Mac Pro 2010 or Quad iMac 27"

Discussion in 'Mac Pro' started by seisend, Jan 19, 2010.

  1. seisend macrumors 6502a

    seisend

    Joined:
    Feb 20, 2009
    Location:
    Switzerland, ZG
    #1
    Hi,

    A friend of me which is an architect student wants to get his first Macintosh. He asked me for advice which machine he should get. He would like to buy a new 27" Quad Core iMac. He mainly wants to use programs on it like:

    Archicad, maybe autocad (bootcamp), Cinema 4D

    I have no experience with these programs, but I know that Archicad and Cinema 4D work great with mutlicore systems.

    As he is doing a lot of rendering and these programms support multicores, I think the Quad Core iMac would not be a bad decision because he said he wants to travel the mac sometimes to other places for work, too. But then he also means, that he wants to let the machine running over night for renderings, that means the iMac would be powered on maybe 24/7 . And he ruined his current PC due to stress the machine all day with renderings. So I think, the iMac isn't build for such heavy use 24/7 is it? I have an iMac 08 at home too, and this thing gets pretty hot on the back side sometimes. So I would recommend him an upcoming Mac Pro 2010 and he would have more power for renderings too... Because overall, I think the Mac Pro is the perfect rendering machine.

    His budget is limited at the time.

    What do you guys think ? Is there someone working with these programms ?

    thanks
     
  2. disconap macrumors 68000

    disconap

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    Portland, OR
    #2
    I think the imac is a great call for his needs. And thus far all the tests I've seen show it outperforming the current MacPro anyway.

    EDIT: I had a G3 imac that was constantly on for thee years as I used it as a server; it was a daily use intern machine before that and is a casual use web machine now. It still runs fine. :)
     
  3. hwhalers macrumors regular

    Joined:
    Nov 23, 2009
    #3
    IMO, the single-socket Mac Pro is a very poor purchase for someone who doesn't live and die on having internal expansion. The cost is just too high for too little.

    The i7 iMac will be plenty fast for rendering, and the low-end Mac Pros are not worth the 30% + Monitor premium for almost everyone.

    If he's worried about reliability, adding AppleCare to an i7 iMac with 8GB of RAM is still cheaper than getting a slower Mac Pro with only 3GB, before the cost of a monitor. Besides, I know people who use their i7 iMacs for 3D purposes (including extended renders) and have no concern about it.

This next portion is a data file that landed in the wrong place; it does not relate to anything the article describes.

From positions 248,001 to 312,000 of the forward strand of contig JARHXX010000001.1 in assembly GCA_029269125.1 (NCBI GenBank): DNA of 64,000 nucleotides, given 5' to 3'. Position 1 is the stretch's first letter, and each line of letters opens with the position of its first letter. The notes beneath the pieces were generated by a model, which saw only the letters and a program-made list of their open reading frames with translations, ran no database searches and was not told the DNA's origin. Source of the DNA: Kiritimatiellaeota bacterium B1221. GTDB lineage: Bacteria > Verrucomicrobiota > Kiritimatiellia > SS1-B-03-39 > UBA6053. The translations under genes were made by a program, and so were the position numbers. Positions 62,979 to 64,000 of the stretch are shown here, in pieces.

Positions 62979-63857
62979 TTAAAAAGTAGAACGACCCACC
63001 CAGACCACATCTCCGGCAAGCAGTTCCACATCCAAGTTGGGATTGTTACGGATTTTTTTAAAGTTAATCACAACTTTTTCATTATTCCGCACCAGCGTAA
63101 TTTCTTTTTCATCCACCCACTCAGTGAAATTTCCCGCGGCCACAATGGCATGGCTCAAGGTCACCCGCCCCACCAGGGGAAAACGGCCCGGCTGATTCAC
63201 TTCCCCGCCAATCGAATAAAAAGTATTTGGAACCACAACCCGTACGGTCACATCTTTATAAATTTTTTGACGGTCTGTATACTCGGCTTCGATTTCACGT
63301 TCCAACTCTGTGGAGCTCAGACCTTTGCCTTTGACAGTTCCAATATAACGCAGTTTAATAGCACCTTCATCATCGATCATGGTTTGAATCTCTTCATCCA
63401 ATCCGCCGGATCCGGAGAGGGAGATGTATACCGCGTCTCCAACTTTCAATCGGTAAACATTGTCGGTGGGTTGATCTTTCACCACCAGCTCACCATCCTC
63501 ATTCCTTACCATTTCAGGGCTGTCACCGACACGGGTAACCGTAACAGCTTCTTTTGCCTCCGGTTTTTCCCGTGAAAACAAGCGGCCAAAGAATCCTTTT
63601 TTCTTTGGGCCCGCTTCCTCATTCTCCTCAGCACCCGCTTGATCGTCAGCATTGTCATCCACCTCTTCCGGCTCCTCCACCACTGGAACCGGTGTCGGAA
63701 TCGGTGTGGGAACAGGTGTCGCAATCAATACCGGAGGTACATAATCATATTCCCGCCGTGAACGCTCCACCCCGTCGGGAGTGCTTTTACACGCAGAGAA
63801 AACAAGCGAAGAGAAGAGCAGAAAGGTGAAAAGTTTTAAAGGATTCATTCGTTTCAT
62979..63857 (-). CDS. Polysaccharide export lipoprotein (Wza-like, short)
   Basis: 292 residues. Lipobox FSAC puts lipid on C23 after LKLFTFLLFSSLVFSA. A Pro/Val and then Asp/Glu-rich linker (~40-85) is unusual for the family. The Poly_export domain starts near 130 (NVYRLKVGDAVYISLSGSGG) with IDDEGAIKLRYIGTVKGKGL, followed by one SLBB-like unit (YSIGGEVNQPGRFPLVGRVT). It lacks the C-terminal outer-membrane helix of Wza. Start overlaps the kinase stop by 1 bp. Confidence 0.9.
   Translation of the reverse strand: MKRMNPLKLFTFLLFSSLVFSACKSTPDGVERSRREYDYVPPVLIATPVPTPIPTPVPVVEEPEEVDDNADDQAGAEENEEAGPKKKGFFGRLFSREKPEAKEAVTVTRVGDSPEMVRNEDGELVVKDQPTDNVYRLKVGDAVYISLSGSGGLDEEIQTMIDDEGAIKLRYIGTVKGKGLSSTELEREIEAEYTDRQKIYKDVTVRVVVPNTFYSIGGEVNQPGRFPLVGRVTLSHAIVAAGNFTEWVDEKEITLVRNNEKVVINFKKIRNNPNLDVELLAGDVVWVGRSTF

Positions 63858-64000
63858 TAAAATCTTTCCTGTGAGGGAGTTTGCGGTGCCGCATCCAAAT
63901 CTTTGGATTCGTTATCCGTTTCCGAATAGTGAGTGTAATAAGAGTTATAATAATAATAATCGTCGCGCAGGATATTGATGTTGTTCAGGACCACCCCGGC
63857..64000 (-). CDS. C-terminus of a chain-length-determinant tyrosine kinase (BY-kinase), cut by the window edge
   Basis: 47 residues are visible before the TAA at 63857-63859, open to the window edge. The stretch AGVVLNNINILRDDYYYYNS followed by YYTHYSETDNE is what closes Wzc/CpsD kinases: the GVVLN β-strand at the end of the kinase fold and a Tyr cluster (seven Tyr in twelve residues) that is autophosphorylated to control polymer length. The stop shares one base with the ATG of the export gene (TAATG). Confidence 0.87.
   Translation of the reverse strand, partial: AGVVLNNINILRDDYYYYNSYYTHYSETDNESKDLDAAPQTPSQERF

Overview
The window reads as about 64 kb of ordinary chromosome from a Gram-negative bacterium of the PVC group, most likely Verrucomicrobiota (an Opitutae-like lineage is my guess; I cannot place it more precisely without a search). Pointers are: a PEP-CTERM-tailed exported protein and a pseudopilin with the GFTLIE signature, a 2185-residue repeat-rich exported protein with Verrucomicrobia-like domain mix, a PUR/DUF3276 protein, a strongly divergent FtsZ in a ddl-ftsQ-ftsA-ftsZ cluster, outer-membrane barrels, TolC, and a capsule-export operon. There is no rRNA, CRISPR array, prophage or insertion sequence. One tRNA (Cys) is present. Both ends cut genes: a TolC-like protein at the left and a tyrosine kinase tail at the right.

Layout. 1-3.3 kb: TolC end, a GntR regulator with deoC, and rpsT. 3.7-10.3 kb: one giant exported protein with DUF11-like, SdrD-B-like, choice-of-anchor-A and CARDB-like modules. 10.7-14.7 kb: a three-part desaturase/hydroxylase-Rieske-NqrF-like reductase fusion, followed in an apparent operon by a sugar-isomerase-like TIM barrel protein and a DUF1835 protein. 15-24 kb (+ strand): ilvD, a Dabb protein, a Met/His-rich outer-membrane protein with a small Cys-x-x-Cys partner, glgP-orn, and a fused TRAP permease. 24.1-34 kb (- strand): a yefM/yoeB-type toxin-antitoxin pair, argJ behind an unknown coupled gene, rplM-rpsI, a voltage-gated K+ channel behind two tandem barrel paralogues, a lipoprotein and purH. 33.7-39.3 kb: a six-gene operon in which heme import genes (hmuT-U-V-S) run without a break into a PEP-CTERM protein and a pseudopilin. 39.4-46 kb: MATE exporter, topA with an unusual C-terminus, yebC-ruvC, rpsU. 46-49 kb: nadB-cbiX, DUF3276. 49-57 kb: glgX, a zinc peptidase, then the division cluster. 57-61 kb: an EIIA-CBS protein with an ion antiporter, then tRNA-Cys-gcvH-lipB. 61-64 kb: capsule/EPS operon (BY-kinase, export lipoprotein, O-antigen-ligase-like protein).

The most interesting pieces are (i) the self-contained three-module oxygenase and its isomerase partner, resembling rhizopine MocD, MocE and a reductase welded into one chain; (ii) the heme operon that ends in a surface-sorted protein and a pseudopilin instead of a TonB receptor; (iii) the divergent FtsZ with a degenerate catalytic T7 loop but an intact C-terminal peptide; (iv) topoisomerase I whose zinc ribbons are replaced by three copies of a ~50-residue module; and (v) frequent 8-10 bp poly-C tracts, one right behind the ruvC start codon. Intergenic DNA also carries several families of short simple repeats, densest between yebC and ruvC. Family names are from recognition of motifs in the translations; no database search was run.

Mind you that this is all basing his decision off the '09 Mac Pros. The '10 models may or may not change the equation entirely. If they get more cores with more power for the same base price, then it becomes more complicated.
     
  4. chaosbunny macrumors 68000

    chaosbunny

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    #4
    It's a pretty safe bet that the '10 Mac Pros will be available in 6 or 12 Core configurations, therefore they will offer a significant performance increase over the current models and the i7 iMac, especially for multithreaded apps.

    My advice is to wait and see what the new Mac Pros will offer, and make a decision then.
     
  5. miniConvert macrumors 68040

    miniConvert

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    Location:
    Kent, UK - the 'Garden of England'.
    #5
    If they're not in any hurry then waiting for a Mac Pro revision might be a good idea. However, the 27" i7 iMac has the price and performance sweet spot hit right now, and whatever they do to the Mac Pro they wont be bundling in a 27" LED IPS screen.

    It feels unusual to recommend an iMac for this sort of work, but with the i7 that's really where Apple have taken it. We're going to see a lot of 'pro' iMacs due to this generation. Hell, they might as well have gone the whole hog and called it the iMac Pro.
     
  6. seisend thread starter macrumors 6502a

    seisend

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    Location:
    Switzerland, ZG
    #6
    Thanks for all your answers.